Awareness to all experience is fundamental to the appreciation of art in an aesthetic experience. This awareness involves the capacity to decipher the anesthetic experience from what Dewey characterizes as, “an experience.” In this approach, an experience is one in which a single quality permeates connected episodes. This quality serves to relate each episode, that in effect, consolidates parts into a whole. “An experience has a unity that gives it its name, that meal, that storm, that rupture of friendship. The existence of this unity is constituted by a single quality that pervades the entire experience in spite of variation of its constituent parts.” This unifying quality also entails a decisive commencement and conclusion that makes an experience a fulfilling and complete experience in itself. Thus, in having an experience, one is fully engaged in a meaningful way that associates an individual’s aesthetic sensibilities to their environment. An experience is an acknowledgement of the artistic qualities that come to inform customarily non-artistic experiences throughout an individual’s existence. The aesthetic quality renders, not just the conclusion, but the entire experience as profound. To exemplify this aesthetic potential in an everyday scenario, Dewey writes; “The intelligent mechanic engaged in his job, interested in doing well and finding satisfaction in his handiwork, caring for his materials and tools with genuine affection, is artistically engaged.” Hence, the aesthetically informed individual is a person that is not as susceptible to the disconnected anesthetic experiences that make for oblivious submission at the hands of an external agent. In being aware of the power of an experience in the Deweyian sense, an individual is able to know the fulfillment of virtuous activities that engender a meaningful life in the Aristotelian eudaimonia sense. Therefore, the aesthetically cognizant individual is not separated from their environment. They are connected to their experiences in their surroundings in the same way the artist and art appreciator are sensitive to the aesthetic experiences of art.
In differentiating between the anesthetic and the condition of an experience, Dewey reveals the ways in which art as embodied in the aesthetic experience affects people and the common good of a society. In this manner, art is something that is either connected or disconnected from culture. The modern-day museum displays artifacts from an ancient culture as “art”, when in fact the culture that produced the work had no conception of art. In its current understanding, art is a fairly recent invention, and moreover, it was invented, or rather emerged, as a consequence of ideological power. In this sense, the cultural hegemon has the power to establish knowledge and historicize past cultures in a postcolonial, imperialistic fashion. Dewey’s contention is that, “Most museums are, among other things, memorials of the rise of nationalism and imperialism... The growth of capitalism has been a powerful influence in the development of the museum as the proper home for works of art, and the promotion of the idea that they are apart from the common life.” In perceiving art as a commodity that is produced by a trained artist, modern culture has separated the art of aesthetic experience from everyday life. Art is isolated as a whole and in forms like, “fine”, “low-brow”, or “vulgar” that function to define art in relation to entities that are non-aesthetic or anesthetic. Thus, art is no longer a part of life in the ways in which, for example, it is being exhibited in a museum. The displayed artifacts of ancient cultures are concrete manifestations of art as a normal part of an everyday cultural experience. That is to say, aesthetic experience was a unifying force in the past, whereas now, aesthetic experience only exists in the domain of artists and art appreciators, and not in the fragmentary and compartmentalized experience of contemporary life.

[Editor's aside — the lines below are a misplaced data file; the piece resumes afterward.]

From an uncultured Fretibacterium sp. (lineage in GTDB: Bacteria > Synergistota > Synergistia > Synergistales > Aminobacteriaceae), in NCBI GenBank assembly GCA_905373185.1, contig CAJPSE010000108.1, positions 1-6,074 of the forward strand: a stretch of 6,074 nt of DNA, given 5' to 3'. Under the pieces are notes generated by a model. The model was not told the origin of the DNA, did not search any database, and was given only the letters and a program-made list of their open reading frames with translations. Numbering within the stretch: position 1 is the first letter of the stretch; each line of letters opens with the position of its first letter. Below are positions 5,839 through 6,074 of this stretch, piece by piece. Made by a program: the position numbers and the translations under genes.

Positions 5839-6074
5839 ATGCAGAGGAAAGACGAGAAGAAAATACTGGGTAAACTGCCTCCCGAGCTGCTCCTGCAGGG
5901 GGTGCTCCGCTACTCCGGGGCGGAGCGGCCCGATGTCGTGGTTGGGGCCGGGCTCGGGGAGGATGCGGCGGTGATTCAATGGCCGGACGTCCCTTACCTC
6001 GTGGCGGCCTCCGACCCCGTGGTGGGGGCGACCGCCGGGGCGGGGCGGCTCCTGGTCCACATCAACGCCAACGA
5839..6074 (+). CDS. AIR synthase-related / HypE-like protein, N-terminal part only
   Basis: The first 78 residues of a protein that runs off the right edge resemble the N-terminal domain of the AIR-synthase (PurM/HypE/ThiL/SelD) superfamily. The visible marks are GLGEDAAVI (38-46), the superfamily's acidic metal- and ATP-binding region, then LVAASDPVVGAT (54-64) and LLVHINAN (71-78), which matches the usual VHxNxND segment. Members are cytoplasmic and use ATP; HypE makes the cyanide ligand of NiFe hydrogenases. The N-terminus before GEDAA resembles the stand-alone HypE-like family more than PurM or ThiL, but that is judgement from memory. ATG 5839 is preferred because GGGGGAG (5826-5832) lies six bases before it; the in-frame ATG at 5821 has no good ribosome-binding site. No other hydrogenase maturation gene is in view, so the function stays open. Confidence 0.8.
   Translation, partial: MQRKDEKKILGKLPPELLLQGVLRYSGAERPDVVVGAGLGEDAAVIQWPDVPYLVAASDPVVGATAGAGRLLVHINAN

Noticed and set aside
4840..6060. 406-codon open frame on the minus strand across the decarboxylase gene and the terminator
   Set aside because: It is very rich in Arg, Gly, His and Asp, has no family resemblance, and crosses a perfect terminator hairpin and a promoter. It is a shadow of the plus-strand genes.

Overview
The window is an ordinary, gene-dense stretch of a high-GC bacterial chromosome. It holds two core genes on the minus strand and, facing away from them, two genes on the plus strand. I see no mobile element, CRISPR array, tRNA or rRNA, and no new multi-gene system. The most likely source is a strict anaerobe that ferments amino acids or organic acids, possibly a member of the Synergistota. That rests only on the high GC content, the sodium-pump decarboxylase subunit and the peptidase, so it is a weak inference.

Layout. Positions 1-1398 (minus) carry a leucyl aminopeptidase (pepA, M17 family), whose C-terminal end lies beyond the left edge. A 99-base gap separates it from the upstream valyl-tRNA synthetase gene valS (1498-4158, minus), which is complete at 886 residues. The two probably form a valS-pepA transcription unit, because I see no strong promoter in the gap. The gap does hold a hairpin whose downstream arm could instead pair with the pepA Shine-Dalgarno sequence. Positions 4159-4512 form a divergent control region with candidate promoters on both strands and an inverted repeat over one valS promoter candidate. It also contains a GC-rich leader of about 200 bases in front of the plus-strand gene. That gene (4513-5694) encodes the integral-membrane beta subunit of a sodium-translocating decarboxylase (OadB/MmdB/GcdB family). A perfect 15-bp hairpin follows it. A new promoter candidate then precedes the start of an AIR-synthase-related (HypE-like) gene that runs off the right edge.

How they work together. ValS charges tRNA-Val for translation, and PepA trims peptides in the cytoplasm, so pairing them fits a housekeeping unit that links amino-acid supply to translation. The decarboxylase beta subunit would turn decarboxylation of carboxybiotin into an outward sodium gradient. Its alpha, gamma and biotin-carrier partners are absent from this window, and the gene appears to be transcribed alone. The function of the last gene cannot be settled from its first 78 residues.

Ultimately, the best criterion for assessing the strength of Dewey’s argument is 21st century Western culture – principally, American society. Writing his aesthetic philosophy in the 1930s, Dewey’s insights into art as experience, and its corresponding link to humans and their environment are remarkably prescient. In the ensuing time, the separation of humans from the aesthetic experiences that engender a meaningful existence has only become more severe. That Dewey’s philosophy seems so radical is evidence of this severity. Improved sensitivity toward awareness has not developed. Technological advancement has allowed for more abundant communication and increased accessibility to artistic works, yet the isolating effects of the anesthetic experience are increasingly profound. Modern humans are paradoxically busy and bored at the same time. While the aesthetic experience still has the power to revitalize human relationships and the common good, this awareness has, as of yet, not matured.